A Little Rough Around the Ledges

Living Room Photo Ledge

DIY Photo Ledge Display

I had a large empty wall to fill so I decided to try out photo ledges. I really like this idea because it will allow me to regularly swap out the photos as our son grows and our interests evolve. This ended up being a cheap and easy way to decorate without investing in large wall art which I would highly recommend.

Cost: $25 (without photos and frames)

Time: 2.5 hours


Lessons learned

  • I will never be done with this project. I’ve already reposted the cover photo¬†three times because I adjusted frames around.
  • If you buy a $10 photo ledge, don’t be surprised when it doesn’t come with hanging hardware, instructions and a team of experts to hang it for you.
  • I underestimated how much time and effort went into choosing photos and finding cheap frames to put them in.

Step 1: Conceptualize

It helped me to make a few decisions before I got started to ensure things were cohesive. I went with the following guidelines:

  • Select all thin dark frames and white or off white mattes but vary the frame type and color as well as the matte width. I was going for uniformity but I didn’t want it to look too symmetrical or precise.
  • Use mostly color images with a few black and white.
  • Limit overlap between frames to keep the wall from looking cluttered.
  • Skip pristine family photos that look like they came with the frame.
  • Mix in some art and scenery to avoid repetition.

Step 2: Measure

I laid out the ledges and large photos on the floor and decided that 76″ x 36″ looked best for the perimeter of the entire display with a 20″ gap from the bottom of the lower ledge to the bottom of the upper edge.

Step 3: Tape the Wall

I used painting tape to lay out where the display would land on the wall prior to hanging the ledges.

I also taped the backs of the ledges and marked with pencil where the drill holes should go. Once I got the ledge tape onto the wall I used the level to make sure the tape was even before I started drilling.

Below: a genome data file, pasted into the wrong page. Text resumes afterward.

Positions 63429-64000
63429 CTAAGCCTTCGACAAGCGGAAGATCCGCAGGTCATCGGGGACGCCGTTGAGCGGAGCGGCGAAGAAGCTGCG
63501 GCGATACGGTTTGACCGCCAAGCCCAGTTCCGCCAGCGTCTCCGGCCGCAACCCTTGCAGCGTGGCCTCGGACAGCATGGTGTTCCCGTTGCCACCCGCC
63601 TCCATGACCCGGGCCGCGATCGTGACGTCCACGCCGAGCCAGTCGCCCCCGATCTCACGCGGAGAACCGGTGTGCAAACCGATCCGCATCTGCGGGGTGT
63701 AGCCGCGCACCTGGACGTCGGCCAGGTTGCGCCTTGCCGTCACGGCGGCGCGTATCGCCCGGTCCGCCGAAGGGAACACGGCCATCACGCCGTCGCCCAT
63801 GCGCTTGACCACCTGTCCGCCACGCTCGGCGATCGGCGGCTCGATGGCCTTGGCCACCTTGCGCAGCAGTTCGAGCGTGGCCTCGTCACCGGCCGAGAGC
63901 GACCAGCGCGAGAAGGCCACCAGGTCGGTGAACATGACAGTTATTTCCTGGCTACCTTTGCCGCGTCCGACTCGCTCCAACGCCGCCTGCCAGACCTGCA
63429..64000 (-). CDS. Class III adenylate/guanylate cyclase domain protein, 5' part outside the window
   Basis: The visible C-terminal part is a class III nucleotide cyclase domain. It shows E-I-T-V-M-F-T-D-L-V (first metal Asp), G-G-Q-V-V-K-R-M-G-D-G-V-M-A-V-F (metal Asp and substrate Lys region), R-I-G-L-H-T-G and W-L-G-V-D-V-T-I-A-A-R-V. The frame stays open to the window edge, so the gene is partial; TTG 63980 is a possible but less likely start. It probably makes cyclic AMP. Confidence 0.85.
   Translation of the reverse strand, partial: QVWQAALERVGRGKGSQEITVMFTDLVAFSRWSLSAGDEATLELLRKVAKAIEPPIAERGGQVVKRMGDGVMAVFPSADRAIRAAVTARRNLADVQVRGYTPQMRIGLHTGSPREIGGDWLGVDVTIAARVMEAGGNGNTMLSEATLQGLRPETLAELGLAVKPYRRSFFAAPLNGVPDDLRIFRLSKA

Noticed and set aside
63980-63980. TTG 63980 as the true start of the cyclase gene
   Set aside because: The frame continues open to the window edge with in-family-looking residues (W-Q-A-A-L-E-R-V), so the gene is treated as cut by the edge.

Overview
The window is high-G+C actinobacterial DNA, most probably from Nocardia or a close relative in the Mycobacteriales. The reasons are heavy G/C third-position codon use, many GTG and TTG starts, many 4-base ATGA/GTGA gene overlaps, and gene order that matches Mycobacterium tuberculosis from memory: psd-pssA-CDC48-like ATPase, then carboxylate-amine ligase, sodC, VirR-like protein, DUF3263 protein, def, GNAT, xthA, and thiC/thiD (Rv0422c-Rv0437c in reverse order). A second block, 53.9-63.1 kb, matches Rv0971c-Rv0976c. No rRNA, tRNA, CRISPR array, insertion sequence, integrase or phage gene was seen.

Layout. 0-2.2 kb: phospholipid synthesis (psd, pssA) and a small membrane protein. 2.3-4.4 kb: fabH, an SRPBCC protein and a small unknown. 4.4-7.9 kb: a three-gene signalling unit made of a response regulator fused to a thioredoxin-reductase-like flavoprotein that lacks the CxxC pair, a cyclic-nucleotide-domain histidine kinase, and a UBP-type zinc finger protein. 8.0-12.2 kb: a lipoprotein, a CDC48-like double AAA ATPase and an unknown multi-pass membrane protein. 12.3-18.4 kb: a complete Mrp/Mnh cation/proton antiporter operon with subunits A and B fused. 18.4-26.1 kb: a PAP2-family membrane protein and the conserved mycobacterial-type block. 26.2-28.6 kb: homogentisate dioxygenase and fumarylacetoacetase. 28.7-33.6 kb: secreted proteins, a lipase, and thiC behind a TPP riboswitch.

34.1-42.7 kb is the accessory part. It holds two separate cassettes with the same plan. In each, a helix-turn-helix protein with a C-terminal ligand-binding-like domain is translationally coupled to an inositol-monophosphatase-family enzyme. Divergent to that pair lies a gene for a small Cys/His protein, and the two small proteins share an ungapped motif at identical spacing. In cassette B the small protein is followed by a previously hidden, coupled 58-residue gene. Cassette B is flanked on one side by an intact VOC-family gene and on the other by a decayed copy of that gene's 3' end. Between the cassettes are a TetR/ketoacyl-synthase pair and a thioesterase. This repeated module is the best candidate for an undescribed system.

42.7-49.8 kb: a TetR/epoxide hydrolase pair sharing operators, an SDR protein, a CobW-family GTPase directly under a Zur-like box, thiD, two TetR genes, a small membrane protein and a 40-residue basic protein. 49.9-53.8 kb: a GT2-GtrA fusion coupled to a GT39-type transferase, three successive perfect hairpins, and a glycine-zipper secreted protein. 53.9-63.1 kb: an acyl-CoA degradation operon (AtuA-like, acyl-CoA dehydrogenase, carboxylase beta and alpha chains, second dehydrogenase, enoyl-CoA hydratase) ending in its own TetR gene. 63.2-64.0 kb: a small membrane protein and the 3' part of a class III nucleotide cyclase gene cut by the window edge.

Step 4: Hang Ledges and Photos

Hanging hardware used for photo ledges
When I discovered that the ledges didn’t come with hanging hardware I dug up some screws and drywall anchors.

Ledge on wall with level and tape
This went smoothly until I hit the metal from my stove on the opposite side of the wall and had to skip the middle nail for one of the ledges. Two screws was enough to keep the ledge in place so it didn’t end up being an issue.

Step 5: Arrange. And rearrange.

Original photo ledge arrangement
I started with a few framed photos I knew I wanted to use. For the rest I tried to figure out where to place the frames and then went to the Target photo kiosk and printed photos to fill them.

This worked great because it gave my husband a chance to provide his two cents while there was still room for input. His one contribution to this project: “you should add a picture of [our dog] Mo“.

Hell's Daycare
To be fair he also contributed by running errands with the little guy so I had time to knock this out. Otherwise this would have been an eight hour project and I would have had to do it without my living room resembling Hell’s daycare.

More to Come

There were a few DIY art projects embedded in this display that I will address in separate posts and link to once completed.

Spray paint silhouette and painted skyline

Skyline Completed

Simple paint chip geometric art

Graphite sketch with painted backdrop

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